By Laura A. Moretti
From The Animals' Agenda - March/April 2002
"Why do you suppose you like animals so much?" was the
million-dollar question put to me Christmas Eve (and one I hadn't
provoked). I knew my family was expecting me to say something like, "I
like animals because they're cute and cuddly and furry and fun to play
But instead I said, "I like animals because they're
My observation triggered a facetious comment from one of
my brothers. "About what?" -- as if honesty were merely about telling
the truth, and everyone knows animals can't talk! His notation was met
with hearty laughter; for once, they thought they'd repaid me for all
the discomfort I'd caused them at other family gatherings.
"I like that animals don't pretend to be someone they're
not," I continued in my reply, hushing the crowd. "To quote a phrase,
'Dogs don't lie about love.' Animals don't fake their feelings. I like
that they're emotionally fearless."
We were lounging on sofas and armchairs after our feast
and present-opening. Coffee was being served, so I seized the
"I like animals," I added, "because they only take out
of life what they need. They don't abuse their environment, annihilate
species, pollute their water, contaminate the air they breathe. They
don't build weapons of mass destruction and use them against others --
particularly members of their own species. I like animals because they
have no use for those things, or for war or terrorism. They don't build
nations around genocide."
My uncle seemed momentarily lost in thought. He had been
born and raised in New York City.
"That's because they don't know any better," a
brother-in-law argued. "They don't do those things because they don't
"A pride of lions doesn't get together," I countered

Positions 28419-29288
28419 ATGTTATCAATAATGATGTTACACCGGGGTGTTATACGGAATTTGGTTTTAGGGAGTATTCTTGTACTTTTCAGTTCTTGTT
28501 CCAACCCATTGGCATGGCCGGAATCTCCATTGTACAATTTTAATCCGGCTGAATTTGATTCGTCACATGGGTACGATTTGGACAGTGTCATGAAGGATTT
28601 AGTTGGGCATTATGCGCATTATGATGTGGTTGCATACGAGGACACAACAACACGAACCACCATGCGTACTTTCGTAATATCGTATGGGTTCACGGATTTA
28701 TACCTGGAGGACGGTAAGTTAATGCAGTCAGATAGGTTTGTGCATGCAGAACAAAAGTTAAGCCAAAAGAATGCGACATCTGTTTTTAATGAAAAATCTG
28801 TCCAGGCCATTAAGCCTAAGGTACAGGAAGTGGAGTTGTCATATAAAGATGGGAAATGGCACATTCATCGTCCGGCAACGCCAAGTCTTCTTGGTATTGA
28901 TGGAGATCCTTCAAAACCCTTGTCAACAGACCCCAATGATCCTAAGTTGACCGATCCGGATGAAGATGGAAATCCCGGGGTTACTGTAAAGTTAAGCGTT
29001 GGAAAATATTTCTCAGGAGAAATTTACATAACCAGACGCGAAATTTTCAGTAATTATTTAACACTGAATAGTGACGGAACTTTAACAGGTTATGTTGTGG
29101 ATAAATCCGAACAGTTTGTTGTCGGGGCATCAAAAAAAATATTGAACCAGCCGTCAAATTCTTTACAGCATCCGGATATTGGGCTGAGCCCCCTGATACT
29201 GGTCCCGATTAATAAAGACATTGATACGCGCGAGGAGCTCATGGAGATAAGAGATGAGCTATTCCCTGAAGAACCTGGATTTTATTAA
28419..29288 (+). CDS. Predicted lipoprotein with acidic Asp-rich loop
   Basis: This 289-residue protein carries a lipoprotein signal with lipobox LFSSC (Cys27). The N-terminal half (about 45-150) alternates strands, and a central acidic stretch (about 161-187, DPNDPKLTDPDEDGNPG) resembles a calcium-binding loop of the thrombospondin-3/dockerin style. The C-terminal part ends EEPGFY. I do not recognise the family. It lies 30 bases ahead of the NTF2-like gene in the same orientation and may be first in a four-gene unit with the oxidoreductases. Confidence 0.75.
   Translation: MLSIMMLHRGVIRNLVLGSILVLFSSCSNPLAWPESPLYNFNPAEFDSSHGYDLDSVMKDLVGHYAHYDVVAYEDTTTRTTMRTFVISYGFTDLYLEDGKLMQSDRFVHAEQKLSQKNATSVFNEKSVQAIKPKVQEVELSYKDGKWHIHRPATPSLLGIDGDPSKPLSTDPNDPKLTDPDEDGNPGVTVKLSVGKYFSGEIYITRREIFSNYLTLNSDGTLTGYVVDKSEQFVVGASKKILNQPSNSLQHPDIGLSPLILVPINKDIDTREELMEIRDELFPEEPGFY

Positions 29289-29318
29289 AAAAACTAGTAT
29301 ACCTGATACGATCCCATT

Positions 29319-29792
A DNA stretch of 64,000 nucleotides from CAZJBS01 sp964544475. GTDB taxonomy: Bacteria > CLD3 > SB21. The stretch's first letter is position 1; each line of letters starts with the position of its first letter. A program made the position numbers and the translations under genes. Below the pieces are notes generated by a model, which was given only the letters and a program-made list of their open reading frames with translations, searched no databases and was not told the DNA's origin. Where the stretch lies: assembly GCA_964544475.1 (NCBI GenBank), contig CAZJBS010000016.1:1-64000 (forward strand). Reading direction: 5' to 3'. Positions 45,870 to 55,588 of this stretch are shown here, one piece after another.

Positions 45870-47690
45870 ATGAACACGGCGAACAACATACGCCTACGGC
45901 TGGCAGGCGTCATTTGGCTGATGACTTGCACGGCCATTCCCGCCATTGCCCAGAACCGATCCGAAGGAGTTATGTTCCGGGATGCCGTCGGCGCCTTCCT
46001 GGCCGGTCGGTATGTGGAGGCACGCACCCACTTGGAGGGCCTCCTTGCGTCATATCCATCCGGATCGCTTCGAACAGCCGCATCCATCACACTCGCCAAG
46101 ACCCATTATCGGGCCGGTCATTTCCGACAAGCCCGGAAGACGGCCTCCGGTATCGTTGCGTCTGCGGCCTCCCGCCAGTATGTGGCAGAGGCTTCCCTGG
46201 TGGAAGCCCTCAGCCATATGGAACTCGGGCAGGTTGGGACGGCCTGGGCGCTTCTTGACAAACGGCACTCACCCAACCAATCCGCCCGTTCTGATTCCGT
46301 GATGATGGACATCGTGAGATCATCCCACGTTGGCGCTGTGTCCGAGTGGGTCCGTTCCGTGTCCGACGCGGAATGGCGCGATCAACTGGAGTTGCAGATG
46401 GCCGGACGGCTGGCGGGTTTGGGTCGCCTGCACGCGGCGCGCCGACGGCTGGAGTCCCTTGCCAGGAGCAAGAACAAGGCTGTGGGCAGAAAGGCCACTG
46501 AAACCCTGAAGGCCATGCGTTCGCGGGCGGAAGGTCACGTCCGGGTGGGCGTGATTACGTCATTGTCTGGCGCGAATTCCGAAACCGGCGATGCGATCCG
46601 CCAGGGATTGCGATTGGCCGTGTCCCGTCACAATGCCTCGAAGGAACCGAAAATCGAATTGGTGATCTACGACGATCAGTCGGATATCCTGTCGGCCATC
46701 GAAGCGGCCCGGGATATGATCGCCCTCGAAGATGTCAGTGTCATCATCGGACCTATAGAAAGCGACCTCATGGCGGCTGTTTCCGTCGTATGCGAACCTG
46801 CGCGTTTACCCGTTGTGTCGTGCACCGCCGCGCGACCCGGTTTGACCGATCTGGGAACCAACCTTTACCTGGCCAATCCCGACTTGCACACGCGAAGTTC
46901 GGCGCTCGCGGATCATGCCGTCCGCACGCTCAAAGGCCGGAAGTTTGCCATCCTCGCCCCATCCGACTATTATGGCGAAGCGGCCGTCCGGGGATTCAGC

him, "and decide how to exterminate zebras -- their very source of
nourishment. I don't think it's because they don't know how. I think
it's because it's counter-productive."
"I also like animals," I continued, "because they don't
punish themselves for their perceived inadequacies. They don't dwell on
things of the past, nor use them as excuses for behavior in the present.
And they don't plan to live someday in the future; they live today, this
moment, fully, completely, and purely. I like animals because they live
their lives with so much more freedom than humans live theirs."
"That's because they don't think," one of my cousins
"Is that the difference?" I wondered. "'I think
therefore I'm cruel, destructive, insecure, abusive?' You meant to say
they don't think the way we think."
The room had become strangely quiet. I was amazed at how
closely my family was listening, despite the occasional grunt to the
"I like animals because they don't bow down to imaginary
gods they've created, nor annihilate each other in the name of those
gods; gods, they say, who are all-knowning and all-loving and just. I
like animals because they only know how to give unconditional love and
implicit trust. I mean, animals either extend those things to you or
they don't; there are no shades of gray. They have the best of what
makes us human and, as one observer put it, 'none of our vices.'"
"And thank God," someone injected.
"Lastly," I added, remembering why I was an animal
rights activist, "Animals are the most victimized living creatures on
earth: more than children, more than women, more than people of color.
Our prejudice enables us to exploit and use them, as scientific tools
and expendable commodities, and to eat them. We do to them any atrocity
our creative minds can summon. We justify our cruelties; we have to or
we can't commit them. I like animals because they don't do to themselves
or to others the things we do to them. And they don't make excuses for
unethical actions because they don't commit unethical acts."
"And finally," I finished, "I like animals because
they're not hypocrites. They don't say one thing and do another. They
are, as I've said, honest. Animals -- not humans -- are the best this
planet has to offer."
And, interestingly enough, despite my soapbox rant, not
a one of them made a snide comment or a hint of laughter. The
conversation actually rolled into shared stories of animals they'd
known, stories of animal loyalty and intelligence, their humor and
innocence. And it was me who'd become the listener with the occasional
"Now, if humans could only be, well, like animals."
And that is why I fight the good fight; I rise on behalf
of the best among us.
Laura A. Moretti is a contributing editor to "The
"Reprinted with permission from The Animals' Agenda,
P.O. Box 25881, Baltimore, MD 21224; (410) 675-4566;
Go on to Job
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